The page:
Reflex made her fling it away; it stuck to the back wall of the sink and began, before her horrified eyes, to slide back down.

She gagged a little.

Finally it flipped end over end and came to rest again by the drain.

Melissa looked around for tongs, pliers, anything so she wouldn’t have to feel it’s warmth against her glove. She found a pencil lying along the back of the counter, but couldn’t bring herself to pierce the tissue.

Reluctantly, she extended her hand again. She exhaled, steeled herself, and scooped the offending organ up. She tossed it into the waste box, where it vanished down the side.

Melissa shuddered. Screw this. I’m taking my break.

She shucked her gown off and turned to hang it on the hook.

A sound, a very, very quiet sound, came from behind her.

She stopped, held her breath, waited.

It was muffled, but it was there. The crackle of shifting plastic.

She knew right away, but she turned to be sure: it was coming from the box on the floor. The big yellow one with all the…parts.

She moved closer, shoved the box with the toe of her sneaker.

Waited.

Nothing. Stop being a dumbass.

She peeled the thick rubber gloves down and flung them onto the counter. The booties could wait—they were a pain in the ass anyway.

She nudged the lid into place with one denim-clad knee and turned to leave.

Wait.

The lid had been on, firmly, before she took her gown off. Cheryl had stressed the importance of covering the…waste…as a personal safety precaution. Melissa had clamped the lid down, she was sure of it.

But then it had been open, just a little, tilted back on an angle.

You’re losing it. Get out of the fumes.

She turned

then

a long, slick piece of intestine coiled its way up her leg. Melissa shrieked and kicked, trying to dislodge the thing. It only snugged tighter, climbing higher until it reached her thigh. One end swung itself across her and wrapped around her other leg, rendering her immobile. The other end was still pinched in the lid of the hazard container.

She screamed then, the shrill sound dead against the insulating rows of plastic.

Her hands shook; her body shuddered. This isn’t happening.

She forced a quivering hand down and pulled at the ropey gore, but it was steadfast. And the lid was sliding back again…

Melissa tried to scissor her legs apart; to force enough slack to run.

A fingertip appeared. Two. The hand gripped the lip of the waste box and tensed, trying to pull itself over. Suddenly it fell, pushed by a blob of amorphous meat that splatted down beside it.

The intestine was squeezing harder, made stronger by the chemicals that preserved it. It was up to her stomach now. She gaped down in horror. Dark blue veins pulsed with hideous life. A wet trail of chemical fixative marked its ascent. The pockets in the intestine contracted and expanded, propelling it as it slithered up toward her chest.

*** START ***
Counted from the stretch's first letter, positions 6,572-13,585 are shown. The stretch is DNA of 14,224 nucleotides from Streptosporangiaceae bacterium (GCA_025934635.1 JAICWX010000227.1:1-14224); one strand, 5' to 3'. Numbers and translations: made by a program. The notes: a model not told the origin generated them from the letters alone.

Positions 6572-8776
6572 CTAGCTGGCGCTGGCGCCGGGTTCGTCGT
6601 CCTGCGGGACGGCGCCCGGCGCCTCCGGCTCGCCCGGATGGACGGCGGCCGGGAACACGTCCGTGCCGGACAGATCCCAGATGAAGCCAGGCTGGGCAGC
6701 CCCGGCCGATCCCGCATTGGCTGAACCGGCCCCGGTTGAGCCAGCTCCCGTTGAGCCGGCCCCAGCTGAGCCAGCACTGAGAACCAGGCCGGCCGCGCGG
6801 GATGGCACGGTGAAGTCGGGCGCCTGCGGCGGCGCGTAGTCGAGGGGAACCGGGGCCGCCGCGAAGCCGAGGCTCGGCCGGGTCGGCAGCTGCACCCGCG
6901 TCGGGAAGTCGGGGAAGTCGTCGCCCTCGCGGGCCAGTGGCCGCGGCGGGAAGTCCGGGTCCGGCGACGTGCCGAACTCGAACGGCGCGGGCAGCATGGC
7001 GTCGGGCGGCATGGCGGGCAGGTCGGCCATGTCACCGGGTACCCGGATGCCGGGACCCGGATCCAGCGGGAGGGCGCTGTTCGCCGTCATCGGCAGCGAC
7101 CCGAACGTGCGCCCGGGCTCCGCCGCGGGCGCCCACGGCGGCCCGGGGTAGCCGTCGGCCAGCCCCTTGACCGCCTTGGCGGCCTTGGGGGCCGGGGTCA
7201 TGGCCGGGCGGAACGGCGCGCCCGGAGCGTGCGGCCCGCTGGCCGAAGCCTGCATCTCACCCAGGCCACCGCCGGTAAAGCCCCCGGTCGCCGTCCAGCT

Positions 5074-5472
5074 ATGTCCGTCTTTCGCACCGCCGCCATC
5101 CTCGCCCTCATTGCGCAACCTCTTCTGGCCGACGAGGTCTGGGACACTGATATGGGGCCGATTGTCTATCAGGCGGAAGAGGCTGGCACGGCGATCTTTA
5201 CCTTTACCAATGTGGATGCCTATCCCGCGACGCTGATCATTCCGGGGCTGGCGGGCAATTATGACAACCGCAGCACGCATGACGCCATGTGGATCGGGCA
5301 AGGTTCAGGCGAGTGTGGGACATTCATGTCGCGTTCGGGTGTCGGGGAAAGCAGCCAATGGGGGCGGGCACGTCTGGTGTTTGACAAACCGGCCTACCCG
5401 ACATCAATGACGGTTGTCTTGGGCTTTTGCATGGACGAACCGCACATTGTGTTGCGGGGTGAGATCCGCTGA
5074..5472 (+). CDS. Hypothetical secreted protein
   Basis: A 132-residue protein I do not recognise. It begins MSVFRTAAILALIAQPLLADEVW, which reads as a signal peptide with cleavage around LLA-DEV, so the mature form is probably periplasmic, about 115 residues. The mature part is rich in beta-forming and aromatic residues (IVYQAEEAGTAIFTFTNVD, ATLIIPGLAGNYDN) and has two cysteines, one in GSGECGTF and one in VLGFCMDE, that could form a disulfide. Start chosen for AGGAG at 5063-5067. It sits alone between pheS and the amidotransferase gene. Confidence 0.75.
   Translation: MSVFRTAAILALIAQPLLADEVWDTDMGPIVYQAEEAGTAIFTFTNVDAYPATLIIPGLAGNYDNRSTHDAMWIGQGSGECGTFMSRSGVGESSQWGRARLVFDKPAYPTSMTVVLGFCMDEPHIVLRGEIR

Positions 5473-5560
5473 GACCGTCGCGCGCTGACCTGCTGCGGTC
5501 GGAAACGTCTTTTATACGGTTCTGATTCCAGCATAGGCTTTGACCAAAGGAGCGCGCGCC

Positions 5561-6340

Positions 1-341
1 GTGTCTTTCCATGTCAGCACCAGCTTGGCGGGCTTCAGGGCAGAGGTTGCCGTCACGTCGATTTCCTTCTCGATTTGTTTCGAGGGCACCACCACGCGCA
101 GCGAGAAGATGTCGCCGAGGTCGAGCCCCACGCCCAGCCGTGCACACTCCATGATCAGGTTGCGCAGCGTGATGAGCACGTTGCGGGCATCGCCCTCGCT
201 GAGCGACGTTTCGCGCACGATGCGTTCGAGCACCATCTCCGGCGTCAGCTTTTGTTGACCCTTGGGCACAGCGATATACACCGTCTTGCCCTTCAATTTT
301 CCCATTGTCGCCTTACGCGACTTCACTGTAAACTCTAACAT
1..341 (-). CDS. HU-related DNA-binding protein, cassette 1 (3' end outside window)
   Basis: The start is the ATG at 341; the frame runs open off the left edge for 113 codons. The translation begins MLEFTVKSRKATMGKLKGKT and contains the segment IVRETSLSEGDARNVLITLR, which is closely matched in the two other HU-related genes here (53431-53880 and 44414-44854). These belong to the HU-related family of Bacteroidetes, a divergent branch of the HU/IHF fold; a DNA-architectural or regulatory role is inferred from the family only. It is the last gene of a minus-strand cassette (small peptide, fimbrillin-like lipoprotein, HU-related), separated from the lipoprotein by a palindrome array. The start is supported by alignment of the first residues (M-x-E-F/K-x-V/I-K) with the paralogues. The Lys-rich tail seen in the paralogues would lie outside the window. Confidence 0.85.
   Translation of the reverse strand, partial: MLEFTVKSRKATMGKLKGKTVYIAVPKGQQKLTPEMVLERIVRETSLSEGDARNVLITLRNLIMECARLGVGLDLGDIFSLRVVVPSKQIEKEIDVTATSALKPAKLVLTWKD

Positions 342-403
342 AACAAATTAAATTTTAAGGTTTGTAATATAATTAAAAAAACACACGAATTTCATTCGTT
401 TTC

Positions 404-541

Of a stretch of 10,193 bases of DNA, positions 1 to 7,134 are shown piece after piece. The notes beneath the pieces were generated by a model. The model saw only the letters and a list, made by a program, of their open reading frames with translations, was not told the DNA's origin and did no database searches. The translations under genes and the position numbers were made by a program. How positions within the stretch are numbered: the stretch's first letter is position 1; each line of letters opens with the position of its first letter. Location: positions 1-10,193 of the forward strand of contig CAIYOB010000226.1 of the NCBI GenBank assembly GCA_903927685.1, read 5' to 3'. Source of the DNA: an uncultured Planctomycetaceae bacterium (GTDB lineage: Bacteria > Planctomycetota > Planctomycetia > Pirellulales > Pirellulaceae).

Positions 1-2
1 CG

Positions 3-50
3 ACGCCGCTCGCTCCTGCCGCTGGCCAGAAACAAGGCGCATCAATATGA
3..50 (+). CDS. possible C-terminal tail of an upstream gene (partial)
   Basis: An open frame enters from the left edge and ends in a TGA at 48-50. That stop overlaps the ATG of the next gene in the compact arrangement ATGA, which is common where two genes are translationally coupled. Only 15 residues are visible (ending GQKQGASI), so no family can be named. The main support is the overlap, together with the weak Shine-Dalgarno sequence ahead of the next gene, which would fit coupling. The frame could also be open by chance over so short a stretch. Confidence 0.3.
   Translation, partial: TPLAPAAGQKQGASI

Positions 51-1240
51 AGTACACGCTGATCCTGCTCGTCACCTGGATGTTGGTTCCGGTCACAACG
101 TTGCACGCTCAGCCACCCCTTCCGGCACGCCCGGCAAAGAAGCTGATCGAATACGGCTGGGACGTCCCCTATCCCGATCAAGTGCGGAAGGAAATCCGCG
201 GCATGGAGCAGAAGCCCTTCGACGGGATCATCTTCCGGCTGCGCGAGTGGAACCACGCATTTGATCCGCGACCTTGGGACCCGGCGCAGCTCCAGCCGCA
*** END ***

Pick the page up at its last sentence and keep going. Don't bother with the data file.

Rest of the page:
Bits of gore rained down from the yellow bucket on the floor and began inching closer. The errant ear from earlier rode perched atop the gnarled hand, whose cracked and blackened nails clicked on the tile as it approached.

The hand reached her in seconds, it seemed, and began tugging on her pant leg. Its fingertips clenched the fabric, urging her back towards the spreading pool of excised tissue. The grisly stump at the wrist thumped against the floor as it pulled.

The intestines were almost at her neck now, cuddled into the hot pulse at her throat. The severed end reached up and lovingly stroked her face—

The door behind her swung open.

Instantly the undead tissue fell to the floor, harmless again.

Cheryl stood in the doorway, mouth open in shock as she surveyed the scene. Bits and pieces lay scattered around the floor. Melissa stood stiff at the centre of the carnage.

“What the hell are you doing in here?” Cheryl demanded.

“It…they…attacked me!”

“They who?”

Melissa struggled to speak. The open end of intestine lying across her shoe burped, releasing a mouthful of fixative.

She ran, screaming, from the room. Cheryl watched her go with open disgust.

“They think they’ll handle it, but they never do.” She sighed, grabbed some gloves from her pocket, and set about cleaning the glistening mess.


I’m Not Going to Stop Writing. Period.

‘All writing is difficult. The most you can hope for is a day when it goes reasonably easily. Plumbers don’t get plumber’s block, and doctors don’t get doctor’s block; why should writers be the only profession that gives a special name to the difficulty of working, and then expects sympathy for it?’
-Philip Pullman